MEXICO CITY (Reuters) – A large majority of Mexicans support the work done by President Andres Manuel Lopez Obrador to contain the coronavirus outbreak and agree with a decision to extend quarantine measures until the end of May, an opinion poll showed on Sunday.
The April 17-21 telephone survey of 549 Mexicans conducted by pollster Buendia & Laredo showed 73% gave a positive appraisal of Lopez Obrador’s efforts, with only 17% of the opposite view. The remainder gave no assessment.
Fully 82% of respondents said the government had done well in reducing the spread of coronavirus, which as of Saturday evening had led to nearly 14,000 confirmed cases of infection and over 1,300 deaths in Mexico.
Deaths have doubled in the past week and Mexico’s government on Tuesday said it was entering the most serious phase of the pandemic. Earlier, it extended quarantining until May 30, a decision that some 72% of survey respondents supported.
Mexico’s government has ordered schools and non-essential businesses to close but it has not imposed a strict curfew, unlike some countries in Latin America.
Mexicans were less sure about Lopez Obrador’s economic management of the crisis, but the balance of opinion was still favorable. Some 62% said the government had made good decisions to reactivate the economy, with 32% disagreeing.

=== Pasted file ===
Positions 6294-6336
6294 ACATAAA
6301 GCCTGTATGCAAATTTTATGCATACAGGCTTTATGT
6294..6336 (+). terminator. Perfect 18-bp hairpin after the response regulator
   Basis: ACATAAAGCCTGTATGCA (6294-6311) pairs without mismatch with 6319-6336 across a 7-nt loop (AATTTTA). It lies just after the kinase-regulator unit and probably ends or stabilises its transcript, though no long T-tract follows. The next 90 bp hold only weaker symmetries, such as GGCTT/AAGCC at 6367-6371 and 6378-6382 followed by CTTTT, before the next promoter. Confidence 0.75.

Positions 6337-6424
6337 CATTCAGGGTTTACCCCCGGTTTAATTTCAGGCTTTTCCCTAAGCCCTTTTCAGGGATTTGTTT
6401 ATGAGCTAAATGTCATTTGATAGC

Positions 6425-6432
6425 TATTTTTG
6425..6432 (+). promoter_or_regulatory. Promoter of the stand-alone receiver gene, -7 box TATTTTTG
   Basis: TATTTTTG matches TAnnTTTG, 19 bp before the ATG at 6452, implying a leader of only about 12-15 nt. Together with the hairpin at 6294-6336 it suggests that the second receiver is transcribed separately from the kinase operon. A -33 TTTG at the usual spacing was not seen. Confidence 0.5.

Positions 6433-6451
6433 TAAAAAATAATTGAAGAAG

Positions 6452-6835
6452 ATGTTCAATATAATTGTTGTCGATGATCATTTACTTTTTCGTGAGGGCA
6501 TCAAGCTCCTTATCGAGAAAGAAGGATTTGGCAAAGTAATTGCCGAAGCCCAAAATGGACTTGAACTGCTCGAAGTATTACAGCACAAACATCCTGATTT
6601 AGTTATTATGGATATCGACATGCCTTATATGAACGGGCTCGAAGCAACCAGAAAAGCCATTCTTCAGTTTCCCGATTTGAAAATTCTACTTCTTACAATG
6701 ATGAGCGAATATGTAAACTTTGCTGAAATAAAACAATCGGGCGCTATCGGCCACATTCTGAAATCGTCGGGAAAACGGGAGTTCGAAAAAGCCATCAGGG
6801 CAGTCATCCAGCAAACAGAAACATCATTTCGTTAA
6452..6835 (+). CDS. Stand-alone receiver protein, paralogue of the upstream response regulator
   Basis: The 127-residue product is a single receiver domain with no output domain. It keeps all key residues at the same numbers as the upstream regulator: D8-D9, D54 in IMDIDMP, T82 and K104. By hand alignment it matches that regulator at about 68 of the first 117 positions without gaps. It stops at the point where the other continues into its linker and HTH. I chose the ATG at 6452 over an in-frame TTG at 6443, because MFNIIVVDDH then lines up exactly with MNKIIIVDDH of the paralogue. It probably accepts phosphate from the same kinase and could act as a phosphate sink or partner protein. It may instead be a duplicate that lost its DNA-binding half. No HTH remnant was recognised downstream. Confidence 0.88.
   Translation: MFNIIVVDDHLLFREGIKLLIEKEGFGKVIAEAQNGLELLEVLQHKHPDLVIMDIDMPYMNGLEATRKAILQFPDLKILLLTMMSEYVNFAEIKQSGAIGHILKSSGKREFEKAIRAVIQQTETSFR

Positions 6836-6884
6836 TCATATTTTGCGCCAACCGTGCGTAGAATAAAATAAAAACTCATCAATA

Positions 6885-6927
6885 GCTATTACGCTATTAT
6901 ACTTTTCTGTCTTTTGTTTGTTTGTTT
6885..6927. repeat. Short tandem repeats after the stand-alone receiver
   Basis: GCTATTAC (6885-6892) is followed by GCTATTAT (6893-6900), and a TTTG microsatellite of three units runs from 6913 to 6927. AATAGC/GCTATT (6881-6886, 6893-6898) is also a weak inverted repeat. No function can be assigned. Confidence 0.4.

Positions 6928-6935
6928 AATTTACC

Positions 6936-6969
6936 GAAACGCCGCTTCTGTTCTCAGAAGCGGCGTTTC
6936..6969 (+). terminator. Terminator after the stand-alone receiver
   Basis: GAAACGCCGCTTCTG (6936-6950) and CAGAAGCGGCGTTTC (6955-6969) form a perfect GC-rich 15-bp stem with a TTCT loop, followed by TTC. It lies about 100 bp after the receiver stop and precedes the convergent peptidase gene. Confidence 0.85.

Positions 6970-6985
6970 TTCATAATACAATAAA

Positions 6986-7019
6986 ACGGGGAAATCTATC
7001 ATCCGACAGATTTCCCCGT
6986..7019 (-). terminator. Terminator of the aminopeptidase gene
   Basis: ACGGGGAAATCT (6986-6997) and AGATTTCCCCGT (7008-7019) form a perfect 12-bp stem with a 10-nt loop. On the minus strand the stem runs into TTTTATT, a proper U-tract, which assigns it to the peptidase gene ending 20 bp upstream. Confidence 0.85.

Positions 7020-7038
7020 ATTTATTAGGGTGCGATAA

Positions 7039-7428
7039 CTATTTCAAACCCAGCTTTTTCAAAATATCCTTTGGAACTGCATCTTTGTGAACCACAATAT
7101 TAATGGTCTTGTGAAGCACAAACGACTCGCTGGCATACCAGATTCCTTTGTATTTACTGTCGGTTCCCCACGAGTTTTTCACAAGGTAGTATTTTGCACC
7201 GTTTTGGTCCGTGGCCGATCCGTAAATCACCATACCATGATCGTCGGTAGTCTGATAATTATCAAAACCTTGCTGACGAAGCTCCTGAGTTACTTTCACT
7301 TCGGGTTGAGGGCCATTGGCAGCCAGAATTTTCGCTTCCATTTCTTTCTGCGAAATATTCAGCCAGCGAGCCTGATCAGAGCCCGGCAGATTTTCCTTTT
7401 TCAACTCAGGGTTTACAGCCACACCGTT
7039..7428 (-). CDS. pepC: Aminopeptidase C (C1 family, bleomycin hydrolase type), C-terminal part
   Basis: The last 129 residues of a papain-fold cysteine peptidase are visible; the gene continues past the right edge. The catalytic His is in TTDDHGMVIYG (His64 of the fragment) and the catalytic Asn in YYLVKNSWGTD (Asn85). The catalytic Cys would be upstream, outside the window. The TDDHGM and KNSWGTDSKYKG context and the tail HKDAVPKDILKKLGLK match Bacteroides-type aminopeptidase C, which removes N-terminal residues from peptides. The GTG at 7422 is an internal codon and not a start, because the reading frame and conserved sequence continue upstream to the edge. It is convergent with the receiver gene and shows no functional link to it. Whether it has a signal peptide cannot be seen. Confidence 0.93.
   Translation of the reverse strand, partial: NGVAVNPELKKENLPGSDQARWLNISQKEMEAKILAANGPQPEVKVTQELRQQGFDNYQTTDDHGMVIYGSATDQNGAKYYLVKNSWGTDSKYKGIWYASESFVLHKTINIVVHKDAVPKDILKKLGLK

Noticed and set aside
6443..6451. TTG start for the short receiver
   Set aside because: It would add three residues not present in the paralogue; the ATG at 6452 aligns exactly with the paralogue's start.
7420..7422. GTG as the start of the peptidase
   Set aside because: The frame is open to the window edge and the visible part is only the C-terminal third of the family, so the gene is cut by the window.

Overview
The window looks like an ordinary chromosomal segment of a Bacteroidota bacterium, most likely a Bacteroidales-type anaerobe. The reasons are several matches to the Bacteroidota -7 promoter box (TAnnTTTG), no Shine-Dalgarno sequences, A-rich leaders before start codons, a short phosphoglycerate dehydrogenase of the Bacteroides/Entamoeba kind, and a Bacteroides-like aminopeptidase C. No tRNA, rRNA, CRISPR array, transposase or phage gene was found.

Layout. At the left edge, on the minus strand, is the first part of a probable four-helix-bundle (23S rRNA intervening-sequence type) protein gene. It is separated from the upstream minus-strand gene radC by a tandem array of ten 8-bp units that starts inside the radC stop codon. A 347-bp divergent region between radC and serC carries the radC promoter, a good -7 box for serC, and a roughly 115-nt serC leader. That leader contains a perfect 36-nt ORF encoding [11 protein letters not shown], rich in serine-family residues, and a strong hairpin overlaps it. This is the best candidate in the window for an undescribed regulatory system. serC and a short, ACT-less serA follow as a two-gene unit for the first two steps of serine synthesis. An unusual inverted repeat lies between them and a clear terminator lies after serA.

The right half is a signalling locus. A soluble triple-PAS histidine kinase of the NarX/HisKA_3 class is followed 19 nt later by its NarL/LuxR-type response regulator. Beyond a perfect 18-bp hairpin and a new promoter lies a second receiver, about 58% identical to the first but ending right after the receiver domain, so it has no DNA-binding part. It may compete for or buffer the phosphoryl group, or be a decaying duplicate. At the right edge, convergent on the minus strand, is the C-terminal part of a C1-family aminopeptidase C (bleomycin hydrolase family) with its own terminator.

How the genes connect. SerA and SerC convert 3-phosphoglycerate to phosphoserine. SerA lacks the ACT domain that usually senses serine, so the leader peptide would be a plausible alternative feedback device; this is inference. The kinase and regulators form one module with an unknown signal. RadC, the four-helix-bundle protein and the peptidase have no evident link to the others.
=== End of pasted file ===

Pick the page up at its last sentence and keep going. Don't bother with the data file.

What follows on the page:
The government is issuing millions of loans to businesses to help them through the pandemic, and has gradually stepped up relief measures. Still, their scope is modest compared with some countries.
Analysts forecast Mexican gross domestic product could contract by up to 10% this year. Lopez Obrador said on Saturday he expected the economy to bounce back rapidly from the crisis.
Early in the pandemic, Lopez Obrador came under fire for flouting government advice by continuing to hold large public events. However, since suspending those gatherings he has been insistent on the need to pursue social distancing.
The survey showed the government had to strike a balance in satisfying public opinion.
Seven out of 10 respondents agreed with the president that Mexico should not get into debt to tackle the crisis, but nearly two-thirds also said the government should allow companies to postpone tax payments during the economic slump.
In addition, 71% said it was more important to support small and medium-sized firms than continue with Lopez Obrador’s flagship project of building an oil refinery in Dos Bocas, a port in Tabasco, his home state in southern Mexico.
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